May 4, 2014 2:17 pm

Rob Ford casts a shadow over the Ontario election

WATCH ABOVE: Global Toronto’s Jackson Proskow and Alan Carter break down the latest news on Rob Ford and the snap election in Ontario. 

Even in his absence Toronto Mayor Rob Ford is casting a long shadow over the Ontario election campaign.

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Ford’s continued support in the polls is forcing Progressive Conservative Leader Tim Hudak to walk a fine line, said Global’s Queen’s Park Bureau Chief Alan Carter. For fear of losing supporters Hudak won’t condemn the latest actions by Ford, but he also doesn’t want to be seen as too friendly with the embattled mayor.

“Mr. Hudak, even though he doesn’t want to be associated with the Fords in any way, knows that he cannot alienate that rock core solid support that Mr. Ford has in Toronto,” said Carter in an interview on The West Block with Tom Clark.

Despite being slagged by Ford in an audio recording released by Sun News, Hudak could also be playing it safe because Ford still has a shot at winning the mayoral race.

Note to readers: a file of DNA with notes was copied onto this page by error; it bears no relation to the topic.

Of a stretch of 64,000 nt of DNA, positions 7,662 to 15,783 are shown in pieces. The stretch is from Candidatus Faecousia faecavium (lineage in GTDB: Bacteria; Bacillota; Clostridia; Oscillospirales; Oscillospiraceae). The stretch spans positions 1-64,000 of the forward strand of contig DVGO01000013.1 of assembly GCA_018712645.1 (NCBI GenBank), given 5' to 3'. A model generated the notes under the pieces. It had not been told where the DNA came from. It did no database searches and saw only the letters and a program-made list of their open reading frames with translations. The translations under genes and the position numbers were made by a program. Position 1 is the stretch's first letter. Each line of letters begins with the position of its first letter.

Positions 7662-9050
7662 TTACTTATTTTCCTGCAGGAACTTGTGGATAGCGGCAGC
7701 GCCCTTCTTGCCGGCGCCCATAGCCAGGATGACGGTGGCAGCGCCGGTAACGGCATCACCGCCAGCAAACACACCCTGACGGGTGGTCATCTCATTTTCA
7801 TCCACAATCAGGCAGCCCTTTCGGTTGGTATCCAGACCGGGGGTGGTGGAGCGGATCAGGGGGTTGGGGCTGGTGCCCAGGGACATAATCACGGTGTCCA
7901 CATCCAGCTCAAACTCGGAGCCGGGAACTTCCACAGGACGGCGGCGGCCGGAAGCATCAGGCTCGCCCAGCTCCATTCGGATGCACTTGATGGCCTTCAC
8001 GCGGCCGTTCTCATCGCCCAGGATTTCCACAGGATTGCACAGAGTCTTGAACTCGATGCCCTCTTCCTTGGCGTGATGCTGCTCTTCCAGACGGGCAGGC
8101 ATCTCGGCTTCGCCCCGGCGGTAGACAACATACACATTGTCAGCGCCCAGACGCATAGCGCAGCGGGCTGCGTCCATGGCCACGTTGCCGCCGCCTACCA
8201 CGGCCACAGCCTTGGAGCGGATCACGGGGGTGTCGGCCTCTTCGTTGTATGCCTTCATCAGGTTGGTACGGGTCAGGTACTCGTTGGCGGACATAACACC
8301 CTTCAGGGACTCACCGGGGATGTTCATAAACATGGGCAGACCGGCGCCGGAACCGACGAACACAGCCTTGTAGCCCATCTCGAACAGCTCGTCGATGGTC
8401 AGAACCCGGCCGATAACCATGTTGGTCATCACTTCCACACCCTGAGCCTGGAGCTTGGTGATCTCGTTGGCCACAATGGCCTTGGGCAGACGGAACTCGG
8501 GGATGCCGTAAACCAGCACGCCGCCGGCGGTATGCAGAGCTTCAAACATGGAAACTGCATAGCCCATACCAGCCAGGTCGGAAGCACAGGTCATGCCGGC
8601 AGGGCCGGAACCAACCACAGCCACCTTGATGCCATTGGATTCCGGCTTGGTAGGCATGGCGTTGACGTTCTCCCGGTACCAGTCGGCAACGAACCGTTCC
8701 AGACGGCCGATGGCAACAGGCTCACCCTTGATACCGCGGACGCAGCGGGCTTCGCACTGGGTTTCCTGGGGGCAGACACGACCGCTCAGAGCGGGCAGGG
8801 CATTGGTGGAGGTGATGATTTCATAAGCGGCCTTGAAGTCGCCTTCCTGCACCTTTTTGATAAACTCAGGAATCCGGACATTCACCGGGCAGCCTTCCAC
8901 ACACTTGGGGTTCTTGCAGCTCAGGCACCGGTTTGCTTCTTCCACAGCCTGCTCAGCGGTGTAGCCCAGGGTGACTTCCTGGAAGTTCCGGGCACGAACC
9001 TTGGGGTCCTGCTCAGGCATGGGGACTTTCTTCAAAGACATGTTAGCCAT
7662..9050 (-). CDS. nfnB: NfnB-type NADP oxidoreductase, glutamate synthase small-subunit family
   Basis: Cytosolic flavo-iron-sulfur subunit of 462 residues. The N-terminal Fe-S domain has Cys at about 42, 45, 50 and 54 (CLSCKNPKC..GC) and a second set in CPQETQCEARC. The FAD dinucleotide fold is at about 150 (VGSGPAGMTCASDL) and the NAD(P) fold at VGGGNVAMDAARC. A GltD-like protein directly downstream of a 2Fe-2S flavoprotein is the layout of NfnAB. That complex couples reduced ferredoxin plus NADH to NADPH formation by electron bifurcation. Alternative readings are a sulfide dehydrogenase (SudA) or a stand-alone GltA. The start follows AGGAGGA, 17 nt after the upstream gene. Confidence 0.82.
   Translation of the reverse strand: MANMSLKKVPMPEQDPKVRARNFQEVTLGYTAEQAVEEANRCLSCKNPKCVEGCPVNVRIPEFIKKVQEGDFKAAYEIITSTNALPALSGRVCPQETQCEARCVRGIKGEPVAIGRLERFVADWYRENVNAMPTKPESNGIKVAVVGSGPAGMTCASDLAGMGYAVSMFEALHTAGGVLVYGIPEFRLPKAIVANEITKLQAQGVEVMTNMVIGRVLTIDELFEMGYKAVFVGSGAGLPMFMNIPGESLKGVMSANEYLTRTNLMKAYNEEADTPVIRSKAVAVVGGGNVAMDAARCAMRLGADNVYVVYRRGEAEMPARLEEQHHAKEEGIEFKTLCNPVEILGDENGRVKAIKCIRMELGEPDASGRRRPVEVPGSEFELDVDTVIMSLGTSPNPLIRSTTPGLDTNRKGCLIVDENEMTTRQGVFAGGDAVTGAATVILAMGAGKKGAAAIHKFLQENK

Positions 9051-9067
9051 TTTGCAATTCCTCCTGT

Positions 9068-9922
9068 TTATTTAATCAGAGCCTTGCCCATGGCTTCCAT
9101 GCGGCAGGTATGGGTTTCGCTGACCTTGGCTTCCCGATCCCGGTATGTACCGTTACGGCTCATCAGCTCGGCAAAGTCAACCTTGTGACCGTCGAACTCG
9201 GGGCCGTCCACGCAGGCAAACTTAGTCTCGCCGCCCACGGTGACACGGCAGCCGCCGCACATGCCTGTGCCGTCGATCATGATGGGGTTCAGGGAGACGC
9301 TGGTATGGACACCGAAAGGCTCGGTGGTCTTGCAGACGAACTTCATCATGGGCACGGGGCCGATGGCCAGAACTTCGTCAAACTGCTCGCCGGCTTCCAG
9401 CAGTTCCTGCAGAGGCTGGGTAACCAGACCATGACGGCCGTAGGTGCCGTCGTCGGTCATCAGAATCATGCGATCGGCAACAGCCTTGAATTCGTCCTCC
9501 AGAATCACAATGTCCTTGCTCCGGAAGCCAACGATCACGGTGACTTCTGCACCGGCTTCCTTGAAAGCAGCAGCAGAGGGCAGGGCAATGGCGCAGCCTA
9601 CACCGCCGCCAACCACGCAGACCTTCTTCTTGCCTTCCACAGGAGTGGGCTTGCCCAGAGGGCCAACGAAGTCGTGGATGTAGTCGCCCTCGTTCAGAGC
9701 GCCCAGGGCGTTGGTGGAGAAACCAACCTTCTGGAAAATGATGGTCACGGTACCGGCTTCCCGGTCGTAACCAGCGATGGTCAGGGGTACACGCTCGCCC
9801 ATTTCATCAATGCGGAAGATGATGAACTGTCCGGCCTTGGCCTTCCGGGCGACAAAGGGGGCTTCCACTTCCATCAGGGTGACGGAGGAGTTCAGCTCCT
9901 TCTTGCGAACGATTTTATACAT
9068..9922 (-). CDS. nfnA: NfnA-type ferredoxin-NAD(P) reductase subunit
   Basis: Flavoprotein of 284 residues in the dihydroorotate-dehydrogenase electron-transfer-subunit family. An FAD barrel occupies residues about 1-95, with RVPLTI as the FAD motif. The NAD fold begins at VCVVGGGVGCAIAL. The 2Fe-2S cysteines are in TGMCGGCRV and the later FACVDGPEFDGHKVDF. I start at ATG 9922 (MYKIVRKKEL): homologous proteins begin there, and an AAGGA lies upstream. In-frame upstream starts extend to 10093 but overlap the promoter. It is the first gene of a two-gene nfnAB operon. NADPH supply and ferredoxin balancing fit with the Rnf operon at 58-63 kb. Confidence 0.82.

“Rob Ford isn’t like any other politician we’ve seen before,” said Global Toronto’s City Hall Reporter Jackson Proskow. “You just can’t predict anything with this guy, so you probably can’t count him out of the race just yet.”

Ontario goes to the polls June 12

The province was plunged in a campaign for a June 12 election after the opposition parties said they had lost confidence in the minority Liberal government.

Tory Leader Tim Hudak and NDP Leader Andrea Horwath decided to force an election rather than supporting a plan that would see Ontario through its fragile economic recovery, Premier Kathleen Wynne said.

It would also improve people’s lives with a made-in-Ontario pension plan, billions for transit and transportation infrastructure and grants for businesses to create jobs, Wynne said.

“Quite frankly I thought there was a lot in the budget that would recommend itself to both the Tories and the NDP, but she made a different decision,” she said.

Although the NDP wrung concessions out of the Liberals in the last two budgets, Horwath said she could no longer prop up a government that was plagued by scandal after scandal and couldn’t trust the Liberals to keep all their budget promises.

“I cannot in good conscience support a government that people don’t trust anymore,” said Horwath.

- With Files from The Canadian Press

© Shaw Media, 2014

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